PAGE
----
Umpqua Community College nursing student Casiana Lopez, right, works with nursing clinical instructor Carolyn Crampton during a class.

WINCHESTER — Umpqua Community College will start its nursing program with 64 students next school year.

“I’m excited that we will be going back to our original numbers,” Director of Nursing April Myler said. “We have an excellent and strong nursing team that is also supportive of the growth. At this point, we will be continuing the work with the Oregon State Board of Nursing to make sure everything is in place so that we have a successful transition.”

The college had 48 students in this year’s cohort, but already had an approved capacity of 64.

CHI Mercy Medical Center, which hires 25-30 UCC nursing grades annually, indicated that it could accommodate an increased number of students for clinical cohorts within the medical facility.

The college president’s report noted that when the nursing program demonstrates growth, the college will seek national accreditation — if community partners will fund the additional position required to do so.

“It really does not add a lot of value to the program, except that you have to have national accreditation in other to work for the federal administration,” UCC President Debra Thatcher said.

Students with a two-year nursing degree need to be nationally accredited to work for the Roseburg Veterans Affairs Health Care Systems. 

UCC decided to forego its national accreditation in 2018 due to budgetary and time constraints. The nursing program at the college is approved by the Oregon State Board of Nursing.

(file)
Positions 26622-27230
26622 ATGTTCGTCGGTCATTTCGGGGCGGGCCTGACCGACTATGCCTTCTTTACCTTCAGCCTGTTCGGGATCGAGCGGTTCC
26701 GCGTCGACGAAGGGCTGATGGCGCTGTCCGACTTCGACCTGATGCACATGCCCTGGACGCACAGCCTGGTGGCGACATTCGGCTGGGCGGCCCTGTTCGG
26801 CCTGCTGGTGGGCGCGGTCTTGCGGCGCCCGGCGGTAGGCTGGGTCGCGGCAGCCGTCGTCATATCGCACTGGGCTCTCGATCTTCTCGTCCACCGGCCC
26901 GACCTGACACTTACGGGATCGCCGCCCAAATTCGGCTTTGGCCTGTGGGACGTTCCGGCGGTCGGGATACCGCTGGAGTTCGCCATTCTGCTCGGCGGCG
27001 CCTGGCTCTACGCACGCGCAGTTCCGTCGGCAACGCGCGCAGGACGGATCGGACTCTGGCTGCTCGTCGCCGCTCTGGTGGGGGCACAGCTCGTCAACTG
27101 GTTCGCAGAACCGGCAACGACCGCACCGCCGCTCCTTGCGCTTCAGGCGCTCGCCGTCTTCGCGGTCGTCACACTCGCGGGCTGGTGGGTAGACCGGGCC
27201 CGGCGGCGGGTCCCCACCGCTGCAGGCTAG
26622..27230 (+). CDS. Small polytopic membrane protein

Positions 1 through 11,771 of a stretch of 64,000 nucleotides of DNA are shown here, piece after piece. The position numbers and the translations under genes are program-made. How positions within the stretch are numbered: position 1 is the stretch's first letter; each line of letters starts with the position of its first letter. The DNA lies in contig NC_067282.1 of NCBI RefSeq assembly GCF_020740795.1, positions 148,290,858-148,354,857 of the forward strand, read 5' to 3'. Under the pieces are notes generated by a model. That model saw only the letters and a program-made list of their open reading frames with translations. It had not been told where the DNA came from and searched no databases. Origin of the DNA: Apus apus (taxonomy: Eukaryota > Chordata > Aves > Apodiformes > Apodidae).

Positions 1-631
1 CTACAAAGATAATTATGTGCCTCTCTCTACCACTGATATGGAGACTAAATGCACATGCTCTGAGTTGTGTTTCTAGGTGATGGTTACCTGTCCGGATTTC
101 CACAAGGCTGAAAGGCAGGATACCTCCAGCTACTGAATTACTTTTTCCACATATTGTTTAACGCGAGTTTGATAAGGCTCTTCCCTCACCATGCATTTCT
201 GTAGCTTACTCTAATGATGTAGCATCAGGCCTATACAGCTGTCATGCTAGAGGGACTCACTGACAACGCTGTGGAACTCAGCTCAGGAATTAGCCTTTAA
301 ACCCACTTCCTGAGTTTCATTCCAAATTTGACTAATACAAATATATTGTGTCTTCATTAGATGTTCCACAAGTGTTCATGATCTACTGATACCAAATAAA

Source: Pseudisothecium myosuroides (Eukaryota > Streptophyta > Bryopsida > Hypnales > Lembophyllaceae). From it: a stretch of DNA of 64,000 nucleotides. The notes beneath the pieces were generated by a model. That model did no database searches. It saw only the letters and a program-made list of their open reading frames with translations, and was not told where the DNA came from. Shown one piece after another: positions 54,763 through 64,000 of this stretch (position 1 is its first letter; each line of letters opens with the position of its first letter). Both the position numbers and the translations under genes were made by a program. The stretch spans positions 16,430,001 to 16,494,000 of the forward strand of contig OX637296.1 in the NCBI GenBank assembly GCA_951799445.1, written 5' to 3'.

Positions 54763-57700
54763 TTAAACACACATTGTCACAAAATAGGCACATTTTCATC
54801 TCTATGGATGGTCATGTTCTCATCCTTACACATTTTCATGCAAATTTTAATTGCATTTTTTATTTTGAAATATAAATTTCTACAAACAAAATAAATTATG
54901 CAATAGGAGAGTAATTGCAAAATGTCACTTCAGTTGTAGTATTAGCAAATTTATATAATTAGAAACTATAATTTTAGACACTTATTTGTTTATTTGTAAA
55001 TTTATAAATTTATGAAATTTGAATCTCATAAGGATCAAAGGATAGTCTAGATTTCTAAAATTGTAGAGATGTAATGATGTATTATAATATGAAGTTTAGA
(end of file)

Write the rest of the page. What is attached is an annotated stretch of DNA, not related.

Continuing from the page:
UCC will hire an additional faculty member for the program in the summer of 2020 to help with the increased number of students.

“It’s great for our community if the program can grow,” board member David Littlejohn said.

Thatcher and Dean of Career and Technical Education Jason Aase both noted that in the nursing program’s accreditation last year the Oregon State Board of Nursing recommended increasing the salary for nursing program faculty to retain and attract qualified personnel.

Thatcher spoke about several of the accomplishments of the nursing program during Wednesday’s board meeting, including its 96.67% pass rate for first-time testers on the National Council Licensure Examination for Registered Nursing.

Thatcher also highlighted that just a few weeks ago the nursing assistant program received a two-year reapproval through the Oregon State Board of Nursing.

Sanne Godfrey can be reached at sgodfrey@nrtoday.com or 541-957-4203. Follow her on Twitter @sannegodfrey.

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